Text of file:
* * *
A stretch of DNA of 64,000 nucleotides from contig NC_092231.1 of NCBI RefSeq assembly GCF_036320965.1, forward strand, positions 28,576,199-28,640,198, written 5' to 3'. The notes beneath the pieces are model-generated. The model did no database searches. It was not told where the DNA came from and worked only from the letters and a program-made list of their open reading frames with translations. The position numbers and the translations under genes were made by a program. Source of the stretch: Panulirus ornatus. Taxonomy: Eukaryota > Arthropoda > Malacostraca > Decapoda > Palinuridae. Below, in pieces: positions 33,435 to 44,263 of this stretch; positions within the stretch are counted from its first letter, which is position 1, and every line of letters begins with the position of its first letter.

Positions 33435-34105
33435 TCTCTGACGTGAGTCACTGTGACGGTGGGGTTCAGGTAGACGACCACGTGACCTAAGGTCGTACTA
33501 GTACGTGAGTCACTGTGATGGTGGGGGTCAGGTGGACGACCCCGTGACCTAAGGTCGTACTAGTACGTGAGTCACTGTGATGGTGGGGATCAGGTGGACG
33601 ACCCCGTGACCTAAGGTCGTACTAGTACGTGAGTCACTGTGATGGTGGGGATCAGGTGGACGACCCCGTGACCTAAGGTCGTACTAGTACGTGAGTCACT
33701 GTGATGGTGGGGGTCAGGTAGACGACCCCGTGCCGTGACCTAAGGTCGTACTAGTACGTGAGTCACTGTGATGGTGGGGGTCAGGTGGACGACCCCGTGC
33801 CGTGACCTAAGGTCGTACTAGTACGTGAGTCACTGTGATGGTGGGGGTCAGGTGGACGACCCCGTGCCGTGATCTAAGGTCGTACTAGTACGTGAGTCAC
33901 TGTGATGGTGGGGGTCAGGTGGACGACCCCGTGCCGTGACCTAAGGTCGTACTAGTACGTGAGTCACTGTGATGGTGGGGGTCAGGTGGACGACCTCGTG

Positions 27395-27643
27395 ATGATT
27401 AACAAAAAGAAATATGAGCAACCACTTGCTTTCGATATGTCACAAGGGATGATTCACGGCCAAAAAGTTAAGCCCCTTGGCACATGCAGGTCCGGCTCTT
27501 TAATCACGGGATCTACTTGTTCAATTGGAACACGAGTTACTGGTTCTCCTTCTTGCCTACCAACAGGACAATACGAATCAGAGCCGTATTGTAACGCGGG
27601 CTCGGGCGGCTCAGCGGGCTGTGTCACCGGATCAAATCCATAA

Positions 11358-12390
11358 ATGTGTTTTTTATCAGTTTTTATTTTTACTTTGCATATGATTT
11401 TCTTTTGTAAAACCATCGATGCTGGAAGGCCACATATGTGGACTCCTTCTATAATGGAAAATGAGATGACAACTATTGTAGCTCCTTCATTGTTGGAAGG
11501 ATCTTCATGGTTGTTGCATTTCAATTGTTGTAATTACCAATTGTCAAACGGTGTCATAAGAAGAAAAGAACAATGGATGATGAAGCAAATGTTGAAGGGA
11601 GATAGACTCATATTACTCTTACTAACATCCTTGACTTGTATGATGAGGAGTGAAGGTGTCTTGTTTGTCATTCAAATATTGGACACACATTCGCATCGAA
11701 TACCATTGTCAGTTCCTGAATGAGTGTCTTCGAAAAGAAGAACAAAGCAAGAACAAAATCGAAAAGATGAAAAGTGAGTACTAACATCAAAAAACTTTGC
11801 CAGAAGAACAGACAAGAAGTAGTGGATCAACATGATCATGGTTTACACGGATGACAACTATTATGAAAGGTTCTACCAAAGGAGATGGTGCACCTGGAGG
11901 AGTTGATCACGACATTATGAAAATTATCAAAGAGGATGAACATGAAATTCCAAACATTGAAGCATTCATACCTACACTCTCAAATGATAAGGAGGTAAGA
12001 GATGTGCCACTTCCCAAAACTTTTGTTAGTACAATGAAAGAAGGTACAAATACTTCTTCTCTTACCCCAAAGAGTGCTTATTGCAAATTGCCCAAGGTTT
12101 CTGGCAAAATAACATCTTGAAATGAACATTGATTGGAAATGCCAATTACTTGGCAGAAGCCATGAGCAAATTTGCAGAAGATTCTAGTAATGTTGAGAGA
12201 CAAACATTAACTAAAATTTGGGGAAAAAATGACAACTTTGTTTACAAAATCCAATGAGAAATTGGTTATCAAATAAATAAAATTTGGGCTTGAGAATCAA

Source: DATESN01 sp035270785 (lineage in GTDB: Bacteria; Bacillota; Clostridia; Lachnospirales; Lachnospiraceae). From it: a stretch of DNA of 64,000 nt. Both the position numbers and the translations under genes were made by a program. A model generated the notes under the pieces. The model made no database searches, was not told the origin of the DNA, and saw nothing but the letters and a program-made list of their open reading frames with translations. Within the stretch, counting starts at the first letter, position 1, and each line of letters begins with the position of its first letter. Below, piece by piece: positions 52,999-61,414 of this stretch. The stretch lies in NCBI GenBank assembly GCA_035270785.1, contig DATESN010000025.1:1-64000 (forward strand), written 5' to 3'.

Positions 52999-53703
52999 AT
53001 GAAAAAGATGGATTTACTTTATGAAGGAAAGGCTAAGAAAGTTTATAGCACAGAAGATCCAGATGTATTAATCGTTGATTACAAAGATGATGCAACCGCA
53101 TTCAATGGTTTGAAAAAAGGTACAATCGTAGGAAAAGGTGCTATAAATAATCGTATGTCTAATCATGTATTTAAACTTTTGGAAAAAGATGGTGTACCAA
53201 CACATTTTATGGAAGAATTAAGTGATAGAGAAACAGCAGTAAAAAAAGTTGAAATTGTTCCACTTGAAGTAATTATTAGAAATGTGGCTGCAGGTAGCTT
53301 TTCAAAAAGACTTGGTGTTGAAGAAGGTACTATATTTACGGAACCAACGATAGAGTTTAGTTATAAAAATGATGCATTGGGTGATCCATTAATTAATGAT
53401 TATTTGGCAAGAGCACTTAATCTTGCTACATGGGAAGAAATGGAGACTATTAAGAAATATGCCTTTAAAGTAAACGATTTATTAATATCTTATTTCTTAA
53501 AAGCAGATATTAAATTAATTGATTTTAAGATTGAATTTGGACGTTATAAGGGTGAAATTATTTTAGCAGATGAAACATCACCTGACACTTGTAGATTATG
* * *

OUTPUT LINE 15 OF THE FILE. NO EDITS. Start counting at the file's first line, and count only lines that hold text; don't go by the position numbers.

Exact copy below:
11358 ATGTGTTTTTTATCAGTTTTTATTTTTACTTTGCATATGATTT